HOA & Condo Capitalization Fees
Having worked in the Gainesville/Haymarket area real estate market since 2005, one time capitalization fees are a normal part of a buyer’s real estate fees, most typically seen in gated communities and in condo buildings. Also known as capital contribution fees, these capitalization fees are disclosed in the HOA or condo resale packages and are collected as a normal business practice and kept in reserve funds. In condos, I have seen them as low as three months worth of condo dues or more typically, twelve months worth of HOA dues.
These fees are NOT condo or HOA dues paid ahead and credited to the buyer. They are one time assessments collected at the time of purchase.
So what do capitalization fees ultimately cover? By themselves, not much. They point of them is to keep the HOA or condo healthy to be able to make capital improvements without levying special assessments on each home owner as massive expenditures come up. Since these are most often seen in gated communities with loads of amenities, the perception is that they go only to fund pools, tennis courts, clubhouses and even golf courses. The latter is tricky because not all community located golf courses are actually owned by the HOA. In condo buildings, elevators must be budgeted for maintenance and repair, as do the roofs, siding and common areas inside the building. Of course, the largest expense looming throughout the entirety of any gated community is one used by everyone–the streets.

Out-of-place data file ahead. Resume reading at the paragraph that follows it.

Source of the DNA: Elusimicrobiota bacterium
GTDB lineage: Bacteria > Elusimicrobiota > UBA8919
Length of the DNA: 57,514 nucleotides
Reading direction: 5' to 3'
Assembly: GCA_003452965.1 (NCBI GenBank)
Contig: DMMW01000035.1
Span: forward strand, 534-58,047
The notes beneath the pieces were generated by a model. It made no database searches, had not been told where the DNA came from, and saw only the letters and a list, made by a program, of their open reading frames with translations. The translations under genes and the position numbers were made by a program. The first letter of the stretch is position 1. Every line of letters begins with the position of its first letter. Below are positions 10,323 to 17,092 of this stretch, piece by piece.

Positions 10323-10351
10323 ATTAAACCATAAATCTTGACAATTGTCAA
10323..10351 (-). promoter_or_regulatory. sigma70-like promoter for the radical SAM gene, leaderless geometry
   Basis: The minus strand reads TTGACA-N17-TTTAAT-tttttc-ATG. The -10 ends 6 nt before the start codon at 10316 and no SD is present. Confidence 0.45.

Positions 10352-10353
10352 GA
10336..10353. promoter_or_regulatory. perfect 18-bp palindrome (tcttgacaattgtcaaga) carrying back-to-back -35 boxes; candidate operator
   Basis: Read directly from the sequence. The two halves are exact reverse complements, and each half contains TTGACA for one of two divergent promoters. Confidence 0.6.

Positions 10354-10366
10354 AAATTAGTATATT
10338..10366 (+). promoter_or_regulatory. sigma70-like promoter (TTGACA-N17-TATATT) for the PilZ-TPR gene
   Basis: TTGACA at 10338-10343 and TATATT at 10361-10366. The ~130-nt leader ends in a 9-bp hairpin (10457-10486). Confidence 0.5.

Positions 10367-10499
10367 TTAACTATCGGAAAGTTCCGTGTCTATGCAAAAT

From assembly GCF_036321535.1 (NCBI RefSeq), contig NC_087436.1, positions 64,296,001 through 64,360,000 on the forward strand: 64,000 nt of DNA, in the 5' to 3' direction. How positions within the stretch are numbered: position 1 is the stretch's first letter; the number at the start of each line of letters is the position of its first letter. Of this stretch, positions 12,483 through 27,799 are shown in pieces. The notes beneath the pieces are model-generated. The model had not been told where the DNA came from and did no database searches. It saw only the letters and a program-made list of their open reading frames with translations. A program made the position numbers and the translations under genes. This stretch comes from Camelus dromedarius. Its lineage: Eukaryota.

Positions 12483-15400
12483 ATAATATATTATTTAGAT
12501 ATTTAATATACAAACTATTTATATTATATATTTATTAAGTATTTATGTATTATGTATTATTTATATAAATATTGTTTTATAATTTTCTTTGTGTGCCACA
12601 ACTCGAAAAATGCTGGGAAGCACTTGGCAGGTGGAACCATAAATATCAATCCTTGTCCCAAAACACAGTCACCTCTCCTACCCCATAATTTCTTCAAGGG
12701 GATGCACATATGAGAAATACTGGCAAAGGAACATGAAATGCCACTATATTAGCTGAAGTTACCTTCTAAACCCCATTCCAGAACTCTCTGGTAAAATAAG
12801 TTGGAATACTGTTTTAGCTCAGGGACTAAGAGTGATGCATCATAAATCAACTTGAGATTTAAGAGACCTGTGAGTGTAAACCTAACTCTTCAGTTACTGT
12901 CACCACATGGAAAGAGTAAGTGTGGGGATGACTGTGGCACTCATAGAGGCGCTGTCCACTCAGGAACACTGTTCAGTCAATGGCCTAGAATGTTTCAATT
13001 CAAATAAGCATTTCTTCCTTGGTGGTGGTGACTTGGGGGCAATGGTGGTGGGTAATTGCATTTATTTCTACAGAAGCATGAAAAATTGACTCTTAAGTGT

HOAs of gated communities have all private streets. VDOT does not pay to maintain the streets throughout gated communities, whether that is plowing snow or paving. Of course, paving is the ultimate expense. Does that mean capitalization fees are seen only in gated communities? No. Capitalization fees are seen in many HOAs, not just gated communities, but in non-gated communities are likely almost unnoticeable at five hundred dollars or less.
Capitalization fees in the Gainesville/Haymarket real estate markets have not been as a deterrent to buying in the communities that have them. Rather, they are seen as the cost of doing business. In a seller’s market where buyers outnumber houses on the market, buyers will absorb the cost. In a buyer’s market where there are more homes for sale than buyers to absorb them, buyers are more likely to leverage any opportunity to ask for closing cost assistance.
Working with a skilled, full-time real estate professional that knows the market is the best way to understand whether or not a capitalization fee present in an HOA or condo is inline with the market average. An agent well versed in their profession will also know that surprises are not advisable in any real estate transaction and will disclose them in a listing well before a buyer ever sees the HOA or condo resale documents. Or, will know that a capitalization fee is likely even if it is not disclosed upfront, when representing a buyer.
If you have more questions about capitalization fees as a buyer or seller, let me know how I can be of assistance.
The opinions expressed in this blog are those of Chris Ann Cleland, not Long & Foster. All content is written by Chris Ann Cleland without the aid of artificial intelligence.